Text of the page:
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    How to use a budget to boost practice performance



    Don’t worry about capturing every last financial detail

    “I always caution physicians to keep it as simple as possible,” says Nick Fabrizio, Ph.D., FACMPE, principal at the Medical Group Management Association. “Come up with a simple process you can use that monitors revenue and expenses. It’s OK to forget things when you start. It’s better to do that than to create an elaborate budget with 50 line items that is too difficult to understand and becomes this big, scary thing that no one wants to touch.” Detail may be great, but keep in mind that more detail also requires more staff time to track, he adds.

    Lucarelli’s strategy for budgeting illustrates the best approach—find what works, experts say. “There’s not one model you must use,” says Nyberg. “The budget has to serve the business.” 

    The first step in creating a budget is to look at revenue and payer mix, Nyberg says. This will not only establish a starting point, but offer insight into creating growth. “You can’t just say you’re going to increase revenue 10% next year,” she says. “If you are 50% Medicare, revenue is pretty much flat.”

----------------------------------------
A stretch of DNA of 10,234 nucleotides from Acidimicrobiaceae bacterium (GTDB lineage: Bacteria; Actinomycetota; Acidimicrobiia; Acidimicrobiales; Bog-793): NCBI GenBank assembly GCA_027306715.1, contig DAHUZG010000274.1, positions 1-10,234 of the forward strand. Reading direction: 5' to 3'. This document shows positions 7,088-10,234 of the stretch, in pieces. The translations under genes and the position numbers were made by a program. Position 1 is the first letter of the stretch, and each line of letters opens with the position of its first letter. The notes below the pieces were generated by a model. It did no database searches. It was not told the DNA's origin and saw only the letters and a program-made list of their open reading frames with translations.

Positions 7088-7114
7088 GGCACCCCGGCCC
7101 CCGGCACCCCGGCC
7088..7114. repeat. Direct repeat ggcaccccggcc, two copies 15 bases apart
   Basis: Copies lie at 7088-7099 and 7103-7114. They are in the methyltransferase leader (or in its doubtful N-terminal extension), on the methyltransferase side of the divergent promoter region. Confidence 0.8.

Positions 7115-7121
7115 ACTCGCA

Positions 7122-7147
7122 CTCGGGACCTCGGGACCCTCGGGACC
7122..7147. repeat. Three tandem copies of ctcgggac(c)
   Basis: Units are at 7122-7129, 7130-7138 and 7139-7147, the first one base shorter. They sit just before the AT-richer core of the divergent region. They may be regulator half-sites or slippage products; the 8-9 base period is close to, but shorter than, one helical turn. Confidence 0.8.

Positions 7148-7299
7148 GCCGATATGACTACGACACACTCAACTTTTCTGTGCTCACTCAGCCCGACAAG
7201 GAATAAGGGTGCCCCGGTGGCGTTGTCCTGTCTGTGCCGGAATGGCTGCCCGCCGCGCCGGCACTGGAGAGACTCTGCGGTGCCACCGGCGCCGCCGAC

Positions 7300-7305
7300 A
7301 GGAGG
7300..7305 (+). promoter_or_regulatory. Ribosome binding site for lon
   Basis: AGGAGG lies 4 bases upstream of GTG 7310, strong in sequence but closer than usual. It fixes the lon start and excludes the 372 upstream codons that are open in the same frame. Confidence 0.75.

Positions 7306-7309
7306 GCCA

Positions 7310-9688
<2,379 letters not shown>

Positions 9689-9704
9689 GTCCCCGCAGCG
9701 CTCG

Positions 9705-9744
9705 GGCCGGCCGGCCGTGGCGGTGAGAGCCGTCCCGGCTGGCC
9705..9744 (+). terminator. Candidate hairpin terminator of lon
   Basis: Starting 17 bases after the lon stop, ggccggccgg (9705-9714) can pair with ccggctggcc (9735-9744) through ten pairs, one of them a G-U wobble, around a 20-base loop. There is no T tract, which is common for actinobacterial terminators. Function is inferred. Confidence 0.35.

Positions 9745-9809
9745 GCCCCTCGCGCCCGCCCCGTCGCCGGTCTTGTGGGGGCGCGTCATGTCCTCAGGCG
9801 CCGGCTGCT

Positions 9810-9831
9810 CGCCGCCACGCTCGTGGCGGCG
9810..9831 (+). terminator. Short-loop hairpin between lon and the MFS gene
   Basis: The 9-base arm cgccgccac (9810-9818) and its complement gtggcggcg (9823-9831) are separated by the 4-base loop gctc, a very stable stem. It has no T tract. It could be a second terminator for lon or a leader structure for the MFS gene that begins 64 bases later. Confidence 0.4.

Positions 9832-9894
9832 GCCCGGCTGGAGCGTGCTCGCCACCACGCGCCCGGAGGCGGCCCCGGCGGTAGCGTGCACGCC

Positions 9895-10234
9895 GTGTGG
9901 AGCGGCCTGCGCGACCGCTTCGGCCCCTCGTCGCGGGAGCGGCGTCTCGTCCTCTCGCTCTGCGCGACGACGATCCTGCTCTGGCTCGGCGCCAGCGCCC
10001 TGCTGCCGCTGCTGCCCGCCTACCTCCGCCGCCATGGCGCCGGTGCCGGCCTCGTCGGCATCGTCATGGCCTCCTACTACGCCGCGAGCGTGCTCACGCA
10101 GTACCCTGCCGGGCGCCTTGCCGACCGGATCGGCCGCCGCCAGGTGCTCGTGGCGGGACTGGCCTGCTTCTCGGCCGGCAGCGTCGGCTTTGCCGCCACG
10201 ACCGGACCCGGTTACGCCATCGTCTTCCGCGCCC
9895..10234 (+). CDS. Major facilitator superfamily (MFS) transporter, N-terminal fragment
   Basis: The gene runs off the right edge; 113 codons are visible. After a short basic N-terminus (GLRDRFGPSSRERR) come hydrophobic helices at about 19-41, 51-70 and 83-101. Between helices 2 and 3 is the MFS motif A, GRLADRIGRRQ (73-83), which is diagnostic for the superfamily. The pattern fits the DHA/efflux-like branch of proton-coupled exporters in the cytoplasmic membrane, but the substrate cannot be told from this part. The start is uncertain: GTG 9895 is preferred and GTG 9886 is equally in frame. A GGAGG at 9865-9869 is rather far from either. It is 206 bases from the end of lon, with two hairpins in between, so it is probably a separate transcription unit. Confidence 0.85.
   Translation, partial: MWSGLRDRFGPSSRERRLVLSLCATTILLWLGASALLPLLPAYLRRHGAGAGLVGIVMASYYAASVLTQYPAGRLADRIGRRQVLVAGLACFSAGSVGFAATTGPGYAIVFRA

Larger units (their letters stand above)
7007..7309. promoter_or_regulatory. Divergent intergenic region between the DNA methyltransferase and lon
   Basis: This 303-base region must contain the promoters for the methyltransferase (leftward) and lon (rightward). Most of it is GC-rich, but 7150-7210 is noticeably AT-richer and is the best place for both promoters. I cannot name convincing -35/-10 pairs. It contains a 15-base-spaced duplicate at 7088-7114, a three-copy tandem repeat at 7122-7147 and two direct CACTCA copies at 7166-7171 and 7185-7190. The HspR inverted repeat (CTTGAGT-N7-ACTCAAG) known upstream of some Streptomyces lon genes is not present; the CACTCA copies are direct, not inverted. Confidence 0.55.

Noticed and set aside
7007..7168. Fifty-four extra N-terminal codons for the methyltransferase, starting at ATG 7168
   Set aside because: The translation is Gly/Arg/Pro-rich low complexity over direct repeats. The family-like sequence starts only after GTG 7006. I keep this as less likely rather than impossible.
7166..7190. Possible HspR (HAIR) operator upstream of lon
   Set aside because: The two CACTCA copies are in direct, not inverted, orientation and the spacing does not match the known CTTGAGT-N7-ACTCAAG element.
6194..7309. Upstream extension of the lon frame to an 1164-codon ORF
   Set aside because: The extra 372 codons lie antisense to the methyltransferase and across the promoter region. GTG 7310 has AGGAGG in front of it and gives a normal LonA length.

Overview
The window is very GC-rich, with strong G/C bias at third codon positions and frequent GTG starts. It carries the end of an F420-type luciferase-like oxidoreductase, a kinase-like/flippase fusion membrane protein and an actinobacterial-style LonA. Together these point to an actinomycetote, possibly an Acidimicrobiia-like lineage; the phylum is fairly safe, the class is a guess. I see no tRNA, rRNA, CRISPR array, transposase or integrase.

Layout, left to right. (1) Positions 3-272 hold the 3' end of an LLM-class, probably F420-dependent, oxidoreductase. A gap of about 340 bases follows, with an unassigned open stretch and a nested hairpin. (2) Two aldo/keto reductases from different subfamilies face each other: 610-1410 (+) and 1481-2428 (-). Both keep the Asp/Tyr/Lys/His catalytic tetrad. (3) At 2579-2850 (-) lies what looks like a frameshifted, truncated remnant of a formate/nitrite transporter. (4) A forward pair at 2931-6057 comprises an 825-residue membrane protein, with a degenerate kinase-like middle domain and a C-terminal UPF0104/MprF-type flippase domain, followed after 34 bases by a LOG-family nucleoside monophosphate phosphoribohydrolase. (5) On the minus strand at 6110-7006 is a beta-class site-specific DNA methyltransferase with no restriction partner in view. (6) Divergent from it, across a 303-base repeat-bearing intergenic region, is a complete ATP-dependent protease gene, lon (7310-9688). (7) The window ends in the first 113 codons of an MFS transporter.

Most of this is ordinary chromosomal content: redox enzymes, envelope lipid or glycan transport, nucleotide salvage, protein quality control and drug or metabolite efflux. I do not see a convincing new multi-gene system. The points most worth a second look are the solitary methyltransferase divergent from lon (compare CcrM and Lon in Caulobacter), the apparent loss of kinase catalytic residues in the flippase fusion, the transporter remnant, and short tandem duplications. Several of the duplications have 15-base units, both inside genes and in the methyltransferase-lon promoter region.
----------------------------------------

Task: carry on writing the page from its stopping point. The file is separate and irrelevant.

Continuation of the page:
Once revenue is established in the budget, Nyberg suggests organizing and dividing expenses into categories like supporting staff compensation and benefits, occupancy expense, furniture and equipment expense, medical expenses, miscellaneous expense, midlevel-provider expense and physicians expense. These broad categories make a budget much easier to understand, and if variances occur, information can be gathered at that time to provide more detail to give the physician a better idea of what is driving the change.

    “If you aren’t making financial decisions off every office and medical supply purchase, then put them together,” says Gundling. “If you need to go deeper, then do it.”

    Communicate to the staff which expenses go in each category, because they may not always be obvious, Nyberg says. Some staff members may be involved in the budget-creation process, but who is included is largely a level of job function and physician comfort with sharing financial details.

    “Getting input is great, but it depends on how much the owners want to share with the staff,” says Nyberg. “Eventually though, someone will be held responsible for trying to move the needle on budget goals and they should have some input into the creation process.”

    Todd Shryock
    Todd Shryock, contributing author


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